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Detecting Trojans & Viruses

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  • Detecting Trojans & Viruses

    Trojans and viruses can sometimes be detected if you know what you are looking for. Because this kind of malicious software is used to allow access through backdoors or covert channels, a TCP or UDP port must be listening to allow communication. In effect, the malicious software might be detectable using a simple port scan. One other way of discovering backdoors is using the netstat command that allow the owner of the system to see what ports are in a listening or connected state on the local system.

    The following ports are used for common trojans
    • Back Orifice: UDP 31337 or 31338
    • Back Orifice 2000 (BO2K): TCP/UDP 54320/54321
    • Beask: TCP 6666
    • Citrix ICA: TCP/UDP 1494
    • Deep Throat: UDP 2140 and 3150
    • Desktop Control: UDP
    • Donald Dick: TCP 23476/23477
    • Loki: Internet Control Message Protocol (ICMP)
    • NetBus: TCP 12345 and 12346
    • Netcat: Any TCP or UDP port
    • NetMeeting Remote: TCP 49608/49609
    • pcAnywhere: TCP 5631/5632/65301
    • Reachout: TCP 43188
    • Remotely Anywhere: TCP 2000/2001
    • Remote: TCP/UDP 135-1139
    • Whack-a-Mole: TCP 12361 and 12362
    • NetBus 2 Pro: TCP 20034
    • GirlFriend: TCP 21544
    • Masters Paradise: TCP 3129, 40421, 40422, 40423, and 40426
    • Timbuktu: TCP/UDP 407
    • VNC: TCP/UDP 5800/5801
    • RDP: TCP 3389

    Of course, above list is not a complete list as new software is being developed continuously and existing backdoors might change listening ports.
    Some of these tools were meant for administrative purposes and might not be considered to be malicious but a hacker might use them as such.

    A wide variety of tools exists that can be used to take control of a target system and leave behind a backdoor.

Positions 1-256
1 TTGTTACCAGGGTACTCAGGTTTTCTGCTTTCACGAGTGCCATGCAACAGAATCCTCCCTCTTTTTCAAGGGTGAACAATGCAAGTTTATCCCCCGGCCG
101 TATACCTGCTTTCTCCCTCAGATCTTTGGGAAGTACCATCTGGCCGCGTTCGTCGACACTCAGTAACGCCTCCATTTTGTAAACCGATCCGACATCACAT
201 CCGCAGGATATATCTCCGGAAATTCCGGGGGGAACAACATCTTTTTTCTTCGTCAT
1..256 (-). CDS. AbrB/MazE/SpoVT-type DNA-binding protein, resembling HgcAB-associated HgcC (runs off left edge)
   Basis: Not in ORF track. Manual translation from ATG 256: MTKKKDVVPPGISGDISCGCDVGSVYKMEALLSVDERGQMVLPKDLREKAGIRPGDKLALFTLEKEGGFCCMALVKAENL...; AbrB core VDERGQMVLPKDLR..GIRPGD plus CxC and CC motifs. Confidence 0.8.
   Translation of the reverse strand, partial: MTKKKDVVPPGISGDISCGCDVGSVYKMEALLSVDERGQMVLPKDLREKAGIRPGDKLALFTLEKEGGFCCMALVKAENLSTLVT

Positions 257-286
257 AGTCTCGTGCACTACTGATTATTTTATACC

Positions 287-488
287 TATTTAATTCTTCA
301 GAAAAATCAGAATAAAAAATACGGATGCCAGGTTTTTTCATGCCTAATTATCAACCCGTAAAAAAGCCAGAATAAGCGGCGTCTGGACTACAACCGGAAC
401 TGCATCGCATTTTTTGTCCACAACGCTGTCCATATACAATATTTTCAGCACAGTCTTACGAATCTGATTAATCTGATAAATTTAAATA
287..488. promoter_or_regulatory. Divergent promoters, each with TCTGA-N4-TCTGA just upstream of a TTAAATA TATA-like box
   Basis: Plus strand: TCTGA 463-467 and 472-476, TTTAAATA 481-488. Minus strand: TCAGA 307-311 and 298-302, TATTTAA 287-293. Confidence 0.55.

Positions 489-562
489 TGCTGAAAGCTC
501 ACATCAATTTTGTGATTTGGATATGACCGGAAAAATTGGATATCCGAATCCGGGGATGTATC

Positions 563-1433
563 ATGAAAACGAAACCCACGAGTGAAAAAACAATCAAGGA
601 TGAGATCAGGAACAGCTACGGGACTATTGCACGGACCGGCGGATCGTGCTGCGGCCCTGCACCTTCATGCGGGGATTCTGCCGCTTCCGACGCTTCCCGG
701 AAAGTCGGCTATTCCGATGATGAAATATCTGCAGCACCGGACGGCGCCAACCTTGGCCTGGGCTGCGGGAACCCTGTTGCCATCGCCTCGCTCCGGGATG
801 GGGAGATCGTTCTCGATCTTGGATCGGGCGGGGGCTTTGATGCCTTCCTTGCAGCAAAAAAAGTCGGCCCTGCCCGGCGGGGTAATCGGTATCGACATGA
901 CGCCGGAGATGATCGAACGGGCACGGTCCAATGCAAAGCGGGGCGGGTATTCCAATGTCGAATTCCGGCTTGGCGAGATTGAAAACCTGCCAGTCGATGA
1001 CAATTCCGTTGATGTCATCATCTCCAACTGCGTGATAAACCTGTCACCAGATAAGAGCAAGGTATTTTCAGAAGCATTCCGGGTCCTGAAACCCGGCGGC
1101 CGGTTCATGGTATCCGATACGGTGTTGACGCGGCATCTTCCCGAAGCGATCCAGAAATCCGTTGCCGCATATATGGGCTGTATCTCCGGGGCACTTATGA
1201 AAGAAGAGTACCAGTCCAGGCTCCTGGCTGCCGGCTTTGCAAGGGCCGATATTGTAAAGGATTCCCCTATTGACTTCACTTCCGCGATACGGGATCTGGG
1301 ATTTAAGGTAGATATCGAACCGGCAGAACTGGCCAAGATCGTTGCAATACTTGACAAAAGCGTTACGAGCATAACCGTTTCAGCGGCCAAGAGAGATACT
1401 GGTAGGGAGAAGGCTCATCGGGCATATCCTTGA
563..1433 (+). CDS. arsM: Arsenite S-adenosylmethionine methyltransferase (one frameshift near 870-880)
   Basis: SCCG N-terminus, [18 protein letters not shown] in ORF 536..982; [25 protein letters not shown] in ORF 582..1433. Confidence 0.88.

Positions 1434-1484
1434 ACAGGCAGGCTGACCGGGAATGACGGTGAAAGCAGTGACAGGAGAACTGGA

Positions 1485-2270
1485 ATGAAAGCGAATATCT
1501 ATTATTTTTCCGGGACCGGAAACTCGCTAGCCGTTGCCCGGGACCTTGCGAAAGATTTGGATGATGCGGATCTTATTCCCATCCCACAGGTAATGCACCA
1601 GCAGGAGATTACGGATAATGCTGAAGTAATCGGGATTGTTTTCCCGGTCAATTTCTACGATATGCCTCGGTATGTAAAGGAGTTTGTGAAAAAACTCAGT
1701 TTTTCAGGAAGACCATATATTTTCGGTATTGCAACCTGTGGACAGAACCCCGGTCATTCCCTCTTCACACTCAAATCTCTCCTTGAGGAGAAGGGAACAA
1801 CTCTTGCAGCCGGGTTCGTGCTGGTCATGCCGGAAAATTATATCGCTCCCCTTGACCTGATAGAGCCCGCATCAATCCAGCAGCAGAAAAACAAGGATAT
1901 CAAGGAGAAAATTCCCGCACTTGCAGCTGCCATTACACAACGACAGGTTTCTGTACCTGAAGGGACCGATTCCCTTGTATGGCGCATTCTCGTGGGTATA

Some examples are listed below...

    let me rule
    A remote access trojan authored entirely in Delphi. It uses TCP port 26097 by default.

    RECUB
    Remote Encrypted Callback Unix Backdoor (RECUB) uses RC4 encryption, code injection, and encrypted ICMP communication requests. It demonstrates a key trait of trojan software in that it is very small in size. It is less than 6KB.

    Phatbot
    Capable of stealing personal information such as e-mail addresses, credit card numbers, and software licensing codes. It uses a P2P network to return this information to the attacker.
    It also has the capability to disable many antivirus and software-based firewalls, leaving the victim open to further attacks.

    amitis
    This software opens TCP port 27551 to give the attacking party complete control over the target system.

    Zombam.B
    This software allows an attacker to use a web browser to infect a computer. It uses port 80 by default and is created with a trojan-generation tool known as HTTPRat.
    Zombam.B will attempt to terminate various antivirus and firewall processes.

    Beast
    Beast uses a technique known as Data Definition Language (DDL) injection to inject itself into an existing process, effectively hiding itself from process viewers.

    Hard-disk killer
    This is a trojan written to destroy a local hard drive. When the software is being executed, it attacks the local hard drive by wiping it in just a few seconds.
    ​​​​​
    Certified Security Geek
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